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REGENT's Park on a Sunday afternoon is certainly not very inviting at this season of the year, and is therefore not much frequented; but in summer, if the weather be fine, it is like an ant-hill, covered with busy, moving beings, who all seem bent on enjoying the trees and grass and fresh air. Some are promenading up and down the broad walk; others are sitting on the numerous seats in twos and threes, or in family groups, chatting away the quiet hours; others are lying on the green sward, basking in the warmth of the sun. All are perfectly at leisure, and therefore receive with great thankfulness and read with avidity any attractive-looking little book or tract that may be placed in their hands. Where such crowds are gathered together, and are quite disengaged, there is manifestly a grand field for evangelization; and the Christian churches in the metropolis ought prayerfully and thoughtfully to ask how they can occupy this field to the greatest advantage. The liberty to preach was during the past summer used very extensively; and perhaps some may be curious to know what kind of preachers stood forward, what audiences they got, what reception they met with ; and not only curious on these points, but anxious to judge by them whether this mode of evangelization is desirable or not. Because clearly there are two other methods which are suggested by the circumstances of the Sunday crowd, and these are altogether unexceptionable. The one has already been hinted at, viz., the organization of a band of Christian men or women who should be furnished with interesting, forcibly written books or tracts, to give to every person who seems to be wanting something to while away the time; and the other is the sending out of a second band, whose object it should be to join the little groups occupying the various seats, get into conversation with them, and gradually lead their minds to the one great subject of all-Salvation through our Lord Jesus Christ. This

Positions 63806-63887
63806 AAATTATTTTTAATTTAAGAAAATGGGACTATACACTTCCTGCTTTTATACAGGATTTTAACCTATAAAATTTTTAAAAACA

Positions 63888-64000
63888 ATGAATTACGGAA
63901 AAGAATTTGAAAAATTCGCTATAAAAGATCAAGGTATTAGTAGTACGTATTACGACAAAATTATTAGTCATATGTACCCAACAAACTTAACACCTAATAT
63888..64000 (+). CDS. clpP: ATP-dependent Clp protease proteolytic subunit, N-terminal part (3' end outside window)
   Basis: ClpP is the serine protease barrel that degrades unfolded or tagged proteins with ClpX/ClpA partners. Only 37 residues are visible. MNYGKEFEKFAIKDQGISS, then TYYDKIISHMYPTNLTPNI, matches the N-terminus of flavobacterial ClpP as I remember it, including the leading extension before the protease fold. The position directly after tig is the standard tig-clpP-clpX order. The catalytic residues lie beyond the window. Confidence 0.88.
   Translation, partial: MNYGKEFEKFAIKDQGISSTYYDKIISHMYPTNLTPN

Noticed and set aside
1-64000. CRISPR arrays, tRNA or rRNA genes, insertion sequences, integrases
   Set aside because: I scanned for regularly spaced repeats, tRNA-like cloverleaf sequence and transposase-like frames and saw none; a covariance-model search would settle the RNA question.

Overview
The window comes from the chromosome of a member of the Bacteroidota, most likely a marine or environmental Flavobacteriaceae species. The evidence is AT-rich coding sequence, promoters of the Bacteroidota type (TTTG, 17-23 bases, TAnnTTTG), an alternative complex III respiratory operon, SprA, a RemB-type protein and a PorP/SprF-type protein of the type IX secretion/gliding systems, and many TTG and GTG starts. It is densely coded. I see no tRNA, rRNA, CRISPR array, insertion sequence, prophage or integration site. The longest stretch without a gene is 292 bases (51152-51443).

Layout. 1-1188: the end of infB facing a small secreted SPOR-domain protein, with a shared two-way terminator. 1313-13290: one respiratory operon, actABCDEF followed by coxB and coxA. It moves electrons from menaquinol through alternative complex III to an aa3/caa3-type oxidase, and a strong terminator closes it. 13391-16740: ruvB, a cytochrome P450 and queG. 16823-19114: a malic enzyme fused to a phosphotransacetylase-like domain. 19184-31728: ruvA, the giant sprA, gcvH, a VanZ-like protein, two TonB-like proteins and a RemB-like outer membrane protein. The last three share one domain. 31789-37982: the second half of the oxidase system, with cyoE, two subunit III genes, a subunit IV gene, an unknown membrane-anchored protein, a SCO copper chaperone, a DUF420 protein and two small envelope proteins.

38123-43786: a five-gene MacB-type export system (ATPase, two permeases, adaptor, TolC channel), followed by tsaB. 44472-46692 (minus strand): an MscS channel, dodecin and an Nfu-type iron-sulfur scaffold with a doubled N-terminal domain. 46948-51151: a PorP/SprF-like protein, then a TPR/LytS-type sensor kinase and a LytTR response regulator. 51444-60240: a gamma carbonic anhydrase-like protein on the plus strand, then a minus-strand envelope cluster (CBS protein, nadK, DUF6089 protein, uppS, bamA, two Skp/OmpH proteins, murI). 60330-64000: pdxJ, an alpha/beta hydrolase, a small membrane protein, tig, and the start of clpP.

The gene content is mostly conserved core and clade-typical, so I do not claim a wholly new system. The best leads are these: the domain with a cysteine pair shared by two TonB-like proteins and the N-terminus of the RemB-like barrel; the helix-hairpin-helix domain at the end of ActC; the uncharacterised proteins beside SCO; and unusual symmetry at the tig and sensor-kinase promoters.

latter method, I am aware, needs great tact and discrimination, but with tact and discrimination it might be made the means of incalculable good.